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Home » New Study Investigates Air-Sea Interactions in the Ocean Surface Mixed Layer from Observations in the South China Sea

New Study Investigates Air-Sea Interactions in the Ocean Surface Mixed Layer from Observations in the South China Sea

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The ocean surface mixed layer (SML) links the atmosphere and the ocean, providing key exchanges of energy and materials. Circular currents of ocean water, or eddies, with a thickness around 100 km have a strong impact on SML dynamics, which are complex and hard to represent in models. An international team of researchers, including Climate Variability & Predictability (CVP) Program funded scientist Dr. Baylor Fox-Kemper of Brown University, investigated the role of these eddies on dissipation processes in the SML using measurements from the South China Sea. This new study, published in Geophysical Research Letters, shows that SML dissipation is dominated by energy produced from wind and waves. The SML affects marine life, weather, and climate, and the results from this study provide insight into the contributions to its dynamic processes.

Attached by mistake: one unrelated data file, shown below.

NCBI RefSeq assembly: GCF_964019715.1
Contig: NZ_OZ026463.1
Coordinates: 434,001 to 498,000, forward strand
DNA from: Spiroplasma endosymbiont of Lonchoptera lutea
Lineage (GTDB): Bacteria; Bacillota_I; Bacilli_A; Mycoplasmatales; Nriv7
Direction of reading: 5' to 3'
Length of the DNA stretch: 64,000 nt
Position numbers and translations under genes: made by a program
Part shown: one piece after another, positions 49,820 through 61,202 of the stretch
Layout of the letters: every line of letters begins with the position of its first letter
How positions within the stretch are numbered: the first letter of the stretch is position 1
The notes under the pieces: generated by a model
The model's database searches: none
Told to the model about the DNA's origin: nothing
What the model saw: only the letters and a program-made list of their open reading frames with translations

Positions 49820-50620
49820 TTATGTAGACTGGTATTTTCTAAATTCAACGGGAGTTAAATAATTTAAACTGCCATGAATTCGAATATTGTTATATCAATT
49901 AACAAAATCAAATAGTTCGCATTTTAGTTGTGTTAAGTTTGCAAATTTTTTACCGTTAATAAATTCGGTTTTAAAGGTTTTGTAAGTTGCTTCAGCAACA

This work is part of the Climate Process Teams (CPT), a partnership between NOAA’s CVP Program, the National Science Foundation (NSF), and the Department of Energy (DOE). These CPT projects aim to improve how ocean and atmospheric processes are represented in climate models.

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